OPEC agreed on March 5 to cut oil output by an extra 1.5 million barrels per day (bbl/d) in the second quarter of 2020 to support prices that have been hit by the coronavirus outbreak, but made its action conditional on Russia and others joining in.

The oil demand outlook has been pummeled by governments' steps to halt the spread of the virus, prompting OPEC to consider its deepest cut since the 2008 financial crisis.

Demand growth forecasts in 2020 have been slashed as factories have been disrupted, people have been deterred from traveling and other business activity has slowed.

Saudi Arabia has been pushing OPEC and its allies, including Russia, for a big cut up to 1.5 million bbl/d for the second quarter of 2020 while extending existing cuts of 2.1 million bbl/d, which expire this month, to the end of 2020.

But Riyadh, the biggest producer in OPEC, and other OPEC members have struggled to persuade Russia to support the move. Moscow has till now indicated it would back an extension but not a new cut.

Russia, which has co-operated on output policy since 2016 in the informal group known as OPEC+, has in the past been hesitant during talks but signed up at the last minute.

Ministers from OPEC+ meet on March 6 in Vienna.

The coronavirus outbreak created an "unprecedented situation" with risks "skewed to the downside" and demanding action, OPEC said in a statement after its ministers met.

It said ministers agreed to an extra supply cut of 1.5 million bbl/d until June, out of which non-OPEC states were expected to contribute 500,000 bbl/d. The group said this was in addition to extending existing supply curbs to the end of 2020.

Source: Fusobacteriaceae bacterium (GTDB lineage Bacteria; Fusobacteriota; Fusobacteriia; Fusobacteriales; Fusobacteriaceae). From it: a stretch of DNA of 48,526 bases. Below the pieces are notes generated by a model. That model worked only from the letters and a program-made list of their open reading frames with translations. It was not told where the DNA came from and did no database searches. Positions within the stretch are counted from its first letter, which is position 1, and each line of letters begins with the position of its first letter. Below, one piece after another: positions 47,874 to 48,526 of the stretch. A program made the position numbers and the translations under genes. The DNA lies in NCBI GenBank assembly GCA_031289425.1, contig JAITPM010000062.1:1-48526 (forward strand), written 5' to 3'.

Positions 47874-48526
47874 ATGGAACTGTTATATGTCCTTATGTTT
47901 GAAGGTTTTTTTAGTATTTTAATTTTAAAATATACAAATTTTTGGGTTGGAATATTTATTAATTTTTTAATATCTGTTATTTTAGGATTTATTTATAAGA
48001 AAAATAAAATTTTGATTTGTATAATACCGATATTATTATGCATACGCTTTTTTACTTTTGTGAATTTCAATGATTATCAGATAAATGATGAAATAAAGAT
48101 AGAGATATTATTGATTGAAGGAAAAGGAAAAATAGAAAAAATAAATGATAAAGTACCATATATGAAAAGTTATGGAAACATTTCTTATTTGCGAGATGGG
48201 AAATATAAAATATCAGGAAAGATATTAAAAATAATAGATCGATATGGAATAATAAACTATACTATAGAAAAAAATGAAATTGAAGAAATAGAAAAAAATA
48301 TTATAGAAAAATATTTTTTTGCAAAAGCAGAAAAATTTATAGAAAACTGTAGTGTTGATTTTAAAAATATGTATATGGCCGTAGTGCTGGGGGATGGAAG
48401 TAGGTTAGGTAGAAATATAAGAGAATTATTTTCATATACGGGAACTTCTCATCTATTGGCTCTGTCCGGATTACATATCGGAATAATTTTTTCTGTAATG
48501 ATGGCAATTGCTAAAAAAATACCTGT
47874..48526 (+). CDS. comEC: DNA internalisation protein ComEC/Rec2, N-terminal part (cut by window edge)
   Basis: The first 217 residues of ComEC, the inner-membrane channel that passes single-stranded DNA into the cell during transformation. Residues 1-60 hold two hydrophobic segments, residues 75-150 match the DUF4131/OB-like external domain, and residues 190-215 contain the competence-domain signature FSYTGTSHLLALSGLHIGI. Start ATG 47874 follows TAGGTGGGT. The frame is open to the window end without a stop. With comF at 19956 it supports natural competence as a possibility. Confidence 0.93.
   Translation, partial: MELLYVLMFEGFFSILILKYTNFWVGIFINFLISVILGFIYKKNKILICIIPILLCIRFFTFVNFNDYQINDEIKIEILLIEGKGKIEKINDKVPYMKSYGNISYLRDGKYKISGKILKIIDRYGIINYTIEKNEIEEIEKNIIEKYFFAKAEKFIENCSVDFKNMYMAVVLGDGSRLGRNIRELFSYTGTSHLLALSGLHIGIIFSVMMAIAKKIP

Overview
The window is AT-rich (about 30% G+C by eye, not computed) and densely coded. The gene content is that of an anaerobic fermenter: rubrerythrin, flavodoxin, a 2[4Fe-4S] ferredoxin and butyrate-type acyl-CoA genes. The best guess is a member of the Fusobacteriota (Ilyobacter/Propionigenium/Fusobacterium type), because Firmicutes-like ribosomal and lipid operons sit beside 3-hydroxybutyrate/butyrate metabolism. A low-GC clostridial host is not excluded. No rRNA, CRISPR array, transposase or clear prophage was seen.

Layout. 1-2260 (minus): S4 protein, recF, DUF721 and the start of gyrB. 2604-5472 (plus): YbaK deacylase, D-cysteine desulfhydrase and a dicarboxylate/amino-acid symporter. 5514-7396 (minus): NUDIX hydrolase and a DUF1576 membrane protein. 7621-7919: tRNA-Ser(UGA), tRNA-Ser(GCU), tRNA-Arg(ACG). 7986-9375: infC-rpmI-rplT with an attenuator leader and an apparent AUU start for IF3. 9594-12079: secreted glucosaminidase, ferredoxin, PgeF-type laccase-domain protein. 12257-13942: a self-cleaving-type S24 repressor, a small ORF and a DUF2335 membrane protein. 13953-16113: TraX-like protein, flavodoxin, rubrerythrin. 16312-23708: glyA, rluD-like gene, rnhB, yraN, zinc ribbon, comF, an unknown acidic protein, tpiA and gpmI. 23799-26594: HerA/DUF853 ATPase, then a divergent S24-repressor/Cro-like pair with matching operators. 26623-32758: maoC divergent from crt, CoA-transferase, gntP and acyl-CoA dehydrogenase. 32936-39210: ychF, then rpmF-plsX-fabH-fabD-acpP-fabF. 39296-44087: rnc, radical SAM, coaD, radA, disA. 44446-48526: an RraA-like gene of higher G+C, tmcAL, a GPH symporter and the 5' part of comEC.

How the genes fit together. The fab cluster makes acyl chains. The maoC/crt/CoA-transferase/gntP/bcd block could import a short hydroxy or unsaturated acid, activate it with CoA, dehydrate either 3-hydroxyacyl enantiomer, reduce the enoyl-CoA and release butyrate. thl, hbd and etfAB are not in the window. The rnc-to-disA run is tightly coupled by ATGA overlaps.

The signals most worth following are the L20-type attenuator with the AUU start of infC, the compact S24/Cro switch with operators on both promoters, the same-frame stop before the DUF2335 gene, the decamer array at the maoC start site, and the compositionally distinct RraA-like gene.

OPEC said it would hold another ministerial meeting on June 9.

'Worst-Case Scenario'

OPEC sources have previously signaled that preliminary discussions with Russia about the cuts held this week in the Austrian capital had been trickier than before.

"The worst-case scenario is an extension," said an OPEC source when asked what would happen if Russia refused to join a new cut on March 6.

The proposed OPEC cut, if approved, would be towards the top end of market expectations. If OPEC+ was to decide to remove an extra 1.5 million bbl/d from the market, it would bring the group's overall output reduction to 3.6 million bbl/d or about 3.6% of global supplies.

The last time OPEC reduced supplies on such a scale was in 2008 when it cut production by a total of 4.2 million bbl/d to address slower demand because of the global financial crisis.

Brent oil prices pared gains by 7 a.m. CT (13 GMT), trading near $51 a barrel after an initial 0.6% rise on news of OPEC's plan to cut, highlighting the uncertainty about the real impact of the virus on global demand as it continues spreading.

This year's slide in oil prices by about 20% has made it tough for OPEC states to balance their budgets, while Moscow has said it can cope with current prices.

Russian Energy Minister Alexander Novak returned to Moscow for consultations on Wednesday after this week's talks in Vienna and will be back in the Austrian capital on March 6 for the broader OPEC+ meeting.

"OPEC+ have little choice but to cut output substantially given the virus related demand losses," said Gary Ross, founder of Black Gold Investors.

"The Saudis have accounted for over half the officially agreed cuts and they will lead the way with additional cuts and the others, including Russia, will join because it is overwhelmingly in their economic interests," he said.

Ehsan Khoman from Mitsubishi UFG said that the measures by OPEC combined with stimulus by governments and central banks around the world would help reassure markets.